St. Joachim is regarded as the father of the Virgin Mary, mother of Jesus. Tradition has it that Saint Joachim was a retired priest or holy man.
St. Joachim and his wife St. Anne were in the decline of life when Mary was born. Tradition says that while Joachim was away from home he had a vision that Anne was to be blessed with a child, and that on his return home, his wife ran forth to tell of the visitation of an angel who had revealed to her the same good tidings. There was ancient belief that a child born of an elderly mother who had given up hope of having offspring was destined for some high purpose and would be blessed by all the world. He is believed to have given Mary to the service of the Temple when the girl was three years old.
St. Joachim is mentioned in neither historical or canonical writings, but is still widely revered and is the namesake of many church institutions. The only source of information about St. Joachim is the non-biblical Gospel of James, an apocryphal book that was nonetheless widely read. In the 1500s and 1600s, St. Joachim's image appeared on many European coins including the famous Joachim's Taler, a silver coin made for the Counts of Schlick in Bohemia in about 1520.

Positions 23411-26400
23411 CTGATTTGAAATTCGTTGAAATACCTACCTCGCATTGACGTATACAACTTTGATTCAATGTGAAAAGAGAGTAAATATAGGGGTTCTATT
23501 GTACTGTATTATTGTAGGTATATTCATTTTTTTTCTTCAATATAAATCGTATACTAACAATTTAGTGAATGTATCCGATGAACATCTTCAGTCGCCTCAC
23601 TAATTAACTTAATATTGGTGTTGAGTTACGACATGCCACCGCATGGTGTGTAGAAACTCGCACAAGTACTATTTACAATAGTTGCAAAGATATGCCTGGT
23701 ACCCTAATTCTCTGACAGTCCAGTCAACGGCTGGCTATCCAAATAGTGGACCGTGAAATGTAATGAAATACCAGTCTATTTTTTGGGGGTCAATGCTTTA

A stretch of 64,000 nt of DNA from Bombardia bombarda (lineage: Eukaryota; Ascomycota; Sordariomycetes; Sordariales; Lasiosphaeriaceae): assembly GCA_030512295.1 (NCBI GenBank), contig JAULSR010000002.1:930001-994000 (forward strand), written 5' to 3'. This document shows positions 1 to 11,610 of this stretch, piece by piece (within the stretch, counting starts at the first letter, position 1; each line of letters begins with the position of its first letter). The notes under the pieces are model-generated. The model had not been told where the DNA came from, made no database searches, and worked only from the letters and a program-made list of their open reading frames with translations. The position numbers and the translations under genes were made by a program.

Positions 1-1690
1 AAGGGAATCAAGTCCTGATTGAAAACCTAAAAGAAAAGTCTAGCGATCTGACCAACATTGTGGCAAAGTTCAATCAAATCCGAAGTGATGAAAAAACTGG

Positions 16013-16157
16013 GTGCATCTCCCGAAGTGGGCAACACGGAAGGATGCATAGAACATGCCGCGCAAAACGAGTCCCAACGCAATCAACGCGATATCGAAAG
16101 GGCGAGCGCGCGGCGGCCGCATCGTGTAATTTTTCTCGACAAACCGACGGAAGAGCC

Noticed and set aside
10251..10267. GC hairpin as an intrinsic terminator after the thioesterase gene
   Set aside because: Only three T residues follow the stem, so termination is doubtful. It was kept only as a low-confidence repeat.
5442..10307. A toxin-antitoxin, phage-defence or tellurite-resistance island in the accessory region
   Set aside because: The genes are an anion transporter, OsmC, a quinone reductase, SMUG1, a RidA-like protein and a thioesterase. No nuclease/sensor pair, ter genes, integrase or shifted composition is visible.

In the Catholic tradition, St. Joachim is the Patron Saint of fathers, grandfathers, grandparents, married couples, cabinet makers and linen traders. He is shown in old art forms always as an old man often in the company of his wife Anne, and, it is thought, sometimes with the Virgin Mary and Jesus. The traditional tomb of St. Anne and St. Joachim was rediscovered in Jerusalem in 1889. The saints day for St. Joachim is July 26th, as recorded from the 2nd Vaticanum.
Images of Saint Joachim are often identified by the presence of some of his associated symbols, such as a book or scroll representing linen makers and doves representing peace. On the Order's insignia he is shown with a shepherd's staff, a symbol for the Christian word and an emblem of the good shepherd. His robes are of green, a symbol of hope.
The Order took its name from St. Joachim. Although The Order of St. Joachim was founded as a secular order, and Dukes of Saxe-Coburg Saalfeld were protestant rulers, it was not uncommon in the 18th century to name undertakings after saints who embodied the ideals to be emulated.
The name Joachim in Hebrew means "God Prepares", or "God Will Establish".